Thursday. 6/6/2019

The Monocle Minute

Opinion / Jamie Waters

Last year’s fashion

Barbie’s having a big year. Earlier this week, some three months after celebrating her 60th birthday, the doll took home the board of directors’ Tribute award at the Council of Fashion Designers of America awards, the US fashion industry’s premier platform.

Barbie has many supporters. They say she has shown young girls that any profession is possible, is more inclusive than most other toys (there is now a wheelchair Barbie), has collaborated with countless designers and has shown commendable staying power. However, critics say that she has remained a whip-thin, cookie-cutter-pretty and, often, blonde-haired and blue-eyed embodiment of an idealised female form.

Beyond all this, the award feels like a missed opportunity to celebrate a real person’s contribution to fashion. Many individuals are working hard to propel the industry forward. Brands bucking stereotypes, publications celebrating body positivity and designers of colour promoting diversity are changing the way we look; conversations about tackling issues in sustainable manufacturing and responsible shopping are changing the way we consume. Are these efforts really best summed up by a doll? The decision to give the award to Barbie is only a few days old but it already feels dated.

Politics / Thailand

Rumblings in the ranks

Since Thailand’s military junta took control of the country in 2014, a democratic vote to choose a leader has been repeatedly called off. Yesterday Prayuth Chan-ocha, the former general who has been in charge since the coup, was chosen to lead the country following a contested general election. While Prayuth has gone to great lengths to recast himself as a civilian leader, many see the new administration as a junta by another name. “There’s a much larger group of people outside of Bangkok with a different opinion about who should govern the country and how,” says Bill Hayton, associate fellow of Chatham House’s Asia-Pacific programme. “We can expect to see mounting pressure for the government to reform.”

Crime / Italy

Not guilty

Some in Florence are worried about bad apples creeping into the city’s more picturesque neighbourhoods. In April the Tuscan capital’s prefect, Laura Lega, introduced “red zones”: areas where those who had been reported to police for violence or drug dealing would not be allowed to enter. The theory was that keeping these people out would curb disorderly behaviour and crime in the city’s tourist-filled districts; the idea won Lega brownie points with interior minister Matteo Salvini, who enthusiastically suggested that it should be expanded to other cities. But this week a tribunal put an end to the experiment, reasoning that people can’t be presumed to be committing offences based on their previous transgressions.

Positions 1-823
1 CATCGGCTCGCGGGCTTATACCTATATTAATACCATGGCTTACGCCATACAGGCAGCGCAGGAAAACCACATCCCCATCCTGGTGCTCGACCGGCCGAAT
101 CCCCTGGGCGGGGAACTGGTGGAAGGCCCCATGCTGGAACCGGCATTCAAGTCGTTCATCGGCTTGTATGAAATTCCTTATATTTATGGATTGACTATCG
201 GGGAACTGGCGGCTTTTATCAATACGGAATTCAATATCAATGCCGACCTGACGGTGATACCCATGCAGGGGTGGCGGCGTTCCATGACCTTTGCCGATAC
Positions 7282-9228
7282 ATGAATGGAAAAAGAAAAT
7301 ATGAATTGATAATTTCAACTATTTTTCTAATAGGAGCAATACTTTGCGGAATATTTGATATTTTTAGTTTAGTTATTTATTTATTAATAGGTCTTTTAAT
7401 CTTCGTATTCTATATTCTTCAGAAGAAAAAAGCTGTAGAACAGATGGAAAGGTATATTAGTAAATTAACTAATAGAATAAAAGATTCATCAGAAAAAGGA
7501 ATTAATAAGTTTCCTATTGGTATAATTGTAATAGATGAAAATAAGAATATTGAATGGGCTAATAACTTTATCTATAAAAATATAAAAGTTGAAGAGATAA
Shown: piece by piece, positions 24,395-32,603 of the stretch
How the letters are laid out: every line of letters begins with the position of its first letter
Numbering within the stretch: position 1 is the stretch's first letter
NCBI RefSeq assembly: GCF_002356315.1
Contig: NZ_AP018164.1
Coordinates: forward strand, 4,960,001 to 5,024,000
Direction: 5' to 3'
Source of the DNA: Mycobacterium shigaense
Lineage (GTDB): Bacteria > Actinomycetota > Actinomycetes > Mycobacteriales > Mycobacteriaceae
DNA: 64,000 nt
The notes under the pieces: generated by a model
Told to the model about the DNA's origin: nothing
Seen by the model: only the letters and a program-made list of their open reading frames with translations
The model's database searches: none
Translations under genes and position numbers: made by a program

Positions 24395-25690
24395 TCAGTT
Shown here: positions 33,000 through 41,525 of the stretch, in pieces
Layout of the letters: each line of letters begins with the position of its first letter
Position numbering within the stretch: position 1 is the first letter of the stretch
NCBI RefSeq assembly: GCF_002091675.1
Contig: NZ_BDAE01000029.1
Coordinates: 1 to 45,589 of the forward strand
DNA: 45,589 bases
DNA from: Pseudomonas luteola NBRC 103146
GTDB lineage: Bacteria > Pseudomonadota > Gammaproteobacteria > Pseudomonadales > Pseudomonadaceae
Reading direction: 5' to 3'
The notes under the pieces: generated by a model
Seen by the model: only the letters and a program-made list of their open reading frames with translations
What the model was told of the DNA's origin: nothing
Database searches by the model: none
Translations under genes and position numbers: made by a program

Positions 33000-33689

Business / Japan

Paternity test

Japan offers men the best paternity leave in the world. But while male workers are permitted up to 12 months paid leave to bond with their children and help their spouses, only a tiny proportion are choosing to do so. Most are eschewing time at home to knuckle down at the office, worrying that prolonged periods away will scupper their chances of promotion or a pay rise. But, in another move to reform Japan’s working culture – see yesterday’s Monocle Minute – the government has formed a group to assess the idea of making paternity leave compulsory. Supporters of the idea say that it would lighten the load for young mothers (enabling them to return to work quicker) and make procreation a more attractive prospect, thereby boosting the birth rate. Reversing the deeply entrenched culture of diligence, however, will be hard work.

Retail / New York

Grand opening

Seattle-headquartered retailer Nordstrom is betting big on New York. On Tuesday, Monocle donned a hard hat for a preview of the brand’s new womenswear department store that’s due to open on 24 October. Located near Manhattan’s Columbus Circle, the vast complex combines three historic buildings that have been knocked through and adjoined with a new build; the façade will feature wave-like windows designed by architect James Carpenter. Inside, the layout will be open plan but with chainmail “veils” as part of a concerted effort to do away with box windows and pleated glass. While much is written about empty shopfronts and the demise of retail in New York, Nordstrom’s undertaking makes a bold statement.

M24 / The Foreign Desk: Explainer

Australia’s first Indigenous Minister for Indigenous Australians

For the first time in the 50-odd years that the role has existed, Australia’s Minister for Indigenous Australians is an indigenous Australian. This may seem surprising; or not, given Australia’s less-than-perfect history on this front. Andrew Mueller asks if this is something to celebrate or if Australia needs to use this as another opportunity to take a long hard look at its past.

Monocle Films / Sweden

Stockholm: The Monocle Travel Guide Series

Set in a glittering archipelago, Stockholm is one of our favourite summer getaways. Monocle's travel guide will help you locate Stockholm’s best hotels and most delectable restaurants, and show you what else to discover tucked away from the Swedish capital’s charming waterfront. Published by Gestalten, The Monocle Travel Guide to Stockholm is available now at The Monocle Shop.

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